Source: Penn State Extension

Soil is a wonderful medium that filters, decontaminates and processes almost anything put in or on it. Billions of bacteria, fungi, protozoa, arthropods, earthworms, moles, mice, groundhogs and more work together in a giant foodweb that helps accomplish this.

Just imagine what would happen if the leaves in the forest did not decompose for one year — a tremendous carpet would accumulate, the trees would start suffering from nutrient deficiencies and birds would run out of food. A gamut of pore spaces ranging from submicroscopic to half an inch or larger create the habitat for the different soil organisms. The pores of different dimensions allow water to infiltrate, percolate and be held so the different life forms have water as well as oxygen.

At this time of the year most pores are filled with water and sometimes the soil is still frozen. Low temperatures lead to low evaporation (the loss of water from the soil surface) and transpiration (the loss of water through living vegetation). Because most pores are continuously filled with water infiltration capacity is low, and the threat of runoff high. 

Unfortunately, manure piles are growing and pits are filling up. Growers are anxious to get the manure spread before the busy planting season starts. 

This confluence of events may mean that the soil will not have a chance to soak up the nutrients and carbon from the manure. Instead, the manure completely bypasses the soil and nutrients and dissolved organic carbon from surface-applied manure runs unprocessed into streams or sinkholes.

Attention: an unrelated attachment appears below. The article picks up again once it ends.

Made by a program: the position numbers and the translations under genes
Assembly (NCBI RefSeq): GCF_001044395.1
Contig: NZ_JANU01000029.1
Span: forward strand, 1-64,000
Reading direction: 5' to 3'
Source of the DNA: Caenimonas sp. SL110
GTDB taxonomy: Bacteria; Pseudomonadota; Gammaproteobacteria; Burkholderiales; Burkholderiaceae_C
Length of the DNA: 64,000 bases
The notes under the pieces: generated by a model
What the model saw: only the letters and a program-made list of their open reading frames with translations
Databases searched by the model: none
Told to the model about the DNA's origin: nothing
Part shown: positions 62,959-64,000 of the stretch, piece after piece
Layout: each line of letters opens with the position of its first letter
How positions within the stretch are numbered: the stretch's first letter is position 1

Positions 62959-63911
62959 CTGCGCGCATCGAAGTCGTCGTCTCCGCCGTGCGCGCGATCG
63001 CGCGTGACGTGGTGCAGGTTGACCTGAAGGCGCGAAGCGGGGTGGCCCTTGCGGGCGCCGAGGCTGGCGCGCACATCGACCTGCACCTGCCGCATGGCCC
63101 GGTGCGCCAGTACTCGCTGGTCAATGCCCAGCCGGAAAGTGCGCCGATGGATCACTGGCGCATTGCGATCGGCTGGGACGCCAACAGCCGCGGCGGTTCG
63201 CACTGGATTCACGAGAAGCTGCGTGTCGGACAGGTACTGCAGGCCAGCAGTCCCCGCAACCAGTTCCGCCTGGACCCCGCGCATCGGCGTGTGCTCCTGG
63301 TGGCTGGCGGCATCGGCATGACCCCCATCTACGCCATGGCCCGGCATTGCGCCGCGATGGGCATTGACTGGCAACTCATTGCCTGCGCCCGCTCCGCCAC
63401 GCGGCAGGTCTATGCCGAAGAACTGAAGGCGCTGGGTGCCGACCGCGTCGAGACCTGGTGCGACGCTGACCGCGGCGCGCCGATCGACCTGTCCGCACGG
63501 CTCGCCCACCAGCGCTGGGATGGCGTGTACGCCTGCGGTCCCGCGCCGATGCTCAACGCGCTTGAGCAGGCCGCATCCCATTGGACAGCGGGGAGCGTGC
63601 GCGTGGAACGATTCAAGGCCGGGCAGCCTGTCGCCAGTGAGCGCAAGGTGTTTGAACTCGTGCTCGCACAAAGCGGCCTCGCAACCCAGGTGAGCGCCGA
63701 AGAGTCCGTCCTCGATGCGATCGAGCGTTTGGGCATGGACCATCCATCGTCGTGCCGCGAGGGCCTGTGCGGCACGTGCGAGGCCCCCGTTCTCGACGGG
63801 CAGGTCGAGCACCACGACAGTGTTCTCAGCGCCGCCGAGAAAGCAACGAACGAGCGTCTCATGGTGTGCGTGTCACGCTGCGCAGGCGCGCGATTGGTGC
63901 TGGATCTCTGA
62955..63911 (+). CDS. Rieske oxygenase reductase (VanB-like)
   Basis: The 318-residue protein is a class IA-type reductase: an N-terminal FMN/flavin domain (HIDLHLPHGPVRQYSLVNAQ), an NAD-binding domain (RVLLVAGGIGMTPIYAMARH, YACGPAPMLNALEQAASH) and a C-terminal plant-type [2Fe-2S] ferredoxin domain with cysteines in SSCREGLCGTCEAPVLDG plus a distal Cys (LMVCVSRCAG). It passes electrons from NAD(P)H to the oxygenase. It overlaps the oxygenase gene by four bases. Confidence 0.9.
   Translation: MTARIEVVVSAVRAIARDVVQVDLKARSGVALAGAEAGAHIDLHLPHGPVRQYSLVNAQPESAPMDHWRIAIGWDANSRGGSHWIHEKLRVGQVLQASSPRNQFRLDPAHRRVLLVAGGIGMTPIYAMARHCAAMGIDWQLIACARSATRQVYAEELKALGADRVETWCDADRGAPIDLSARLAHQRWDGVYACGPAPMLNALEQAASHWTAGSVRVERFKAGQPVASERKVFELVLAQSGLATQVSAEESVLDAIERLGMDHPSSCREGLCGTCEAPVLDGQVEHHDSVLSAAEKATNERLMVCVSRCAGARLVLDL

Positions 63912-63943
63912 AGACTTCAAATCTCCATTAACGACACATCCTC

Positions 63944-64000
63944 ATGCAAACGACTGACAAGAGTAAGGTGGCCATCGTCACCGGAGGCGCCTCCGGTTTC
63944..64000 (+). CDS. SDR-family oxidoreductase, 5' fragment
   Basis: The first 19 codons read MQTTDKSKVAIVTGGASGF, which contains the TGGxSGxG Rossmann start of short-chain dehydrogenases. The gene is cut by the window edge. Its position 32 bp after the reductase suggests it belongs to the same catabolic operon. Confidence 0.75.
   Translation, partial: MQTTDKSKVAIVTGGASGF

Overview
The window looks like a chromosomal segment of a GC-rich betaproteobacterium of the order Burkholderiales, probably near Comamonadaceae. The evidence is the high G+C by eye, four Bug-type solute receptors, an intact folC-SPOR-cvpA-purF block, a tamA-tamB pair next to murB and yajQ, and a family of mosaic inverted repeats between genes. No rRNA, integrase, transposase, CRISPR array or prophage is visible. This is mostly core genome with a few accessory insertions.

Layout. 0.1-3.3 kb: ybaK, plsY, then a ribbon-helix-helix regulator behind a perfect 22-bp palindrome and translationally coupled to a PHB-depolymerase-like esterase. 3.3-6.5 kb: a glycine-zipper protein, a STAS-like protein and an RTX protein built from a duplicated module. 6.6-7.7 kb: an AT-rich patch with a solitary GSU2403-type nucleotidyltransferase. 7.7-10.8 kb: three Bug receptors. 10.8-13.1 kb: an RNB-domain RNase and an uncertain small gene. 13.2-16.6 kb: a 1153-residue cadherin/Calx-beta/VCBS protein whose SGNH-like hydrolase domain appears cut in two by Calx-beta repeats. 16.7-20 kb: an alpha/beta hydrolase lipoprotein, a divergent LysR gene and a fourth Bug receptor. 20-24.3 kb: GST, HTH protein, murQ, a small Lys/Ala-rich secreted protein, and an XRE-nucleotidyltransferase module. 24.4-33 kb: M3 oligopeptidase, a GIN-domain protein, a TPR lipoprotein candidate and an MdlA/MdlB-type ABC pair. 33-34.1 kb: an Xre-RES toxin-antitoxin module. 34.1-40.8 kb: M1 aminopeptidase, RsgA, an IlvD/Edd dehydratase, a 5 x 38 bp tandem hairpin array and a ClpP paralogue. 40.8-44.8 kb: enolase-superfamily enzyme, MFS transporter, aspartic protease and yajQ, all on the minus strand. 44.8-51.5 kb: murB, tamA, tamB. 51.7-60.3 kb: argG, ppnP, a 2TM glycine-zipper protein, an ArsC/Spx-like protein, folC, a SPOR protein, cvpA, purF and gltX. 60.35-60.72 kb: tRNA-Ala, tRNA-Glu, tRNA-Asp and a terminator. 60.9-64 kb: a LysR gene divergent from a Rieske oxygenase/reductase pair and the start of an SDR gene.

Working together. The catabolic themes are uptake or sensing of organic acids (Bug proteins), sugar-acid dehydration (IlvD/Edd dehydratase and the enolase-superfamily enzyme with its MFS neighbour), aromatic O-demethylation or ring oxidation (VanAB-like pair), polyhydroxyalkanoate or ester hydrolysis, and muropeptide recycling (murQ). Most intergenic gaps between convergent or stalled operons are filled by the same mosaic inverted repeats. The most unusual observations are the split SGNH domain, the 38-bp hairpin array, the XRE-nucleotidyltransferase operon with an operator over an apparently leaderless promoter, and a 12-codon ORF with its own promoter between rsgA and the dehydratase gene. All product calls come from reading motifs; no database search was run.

Researchers call this type of runoff 'incidental transfer.' It only occurs at certain times of the year when the soil is not able to take in water and there is a ready source of nutrients, dissolved organics or even pesticides at the soil surface. Although the farmer has done everything to improve soil health, this type of runoff can still be problematic. The best solution is to wait until the soil has dried out until infiltration capacity has improved. 

Further, we recommend that manure be applied only to living and growing vegetation, such as a cover crop. The cover crop helps to dry out the soil, provides natural barriers to runoff and the roots improve soil aggregation and porosity, boosting infiltration. Besides, the cover crop is part of the soil food web and will take up nutrients from the manure. 

It is also wise not to spread manure immediately before a heavy precipitation event is expected. Incorporating manure using tillage would remove the manure from the soil surface and mix it with soil. However, when the soil is as wet as it is now the soil is wholly unsuited to tillage so this is a bad proposition. Tillage is also not consistent with continuous no-till that helps to improve soil health. 

 Injecting manure would combine the benefits of no-till and bring the manure into contact with soil organisms so it can be processed. However, manure injection should not take place at high soil moisture conditions, either. Therefore, patience is your best companion until soil conditions are fit for manure application.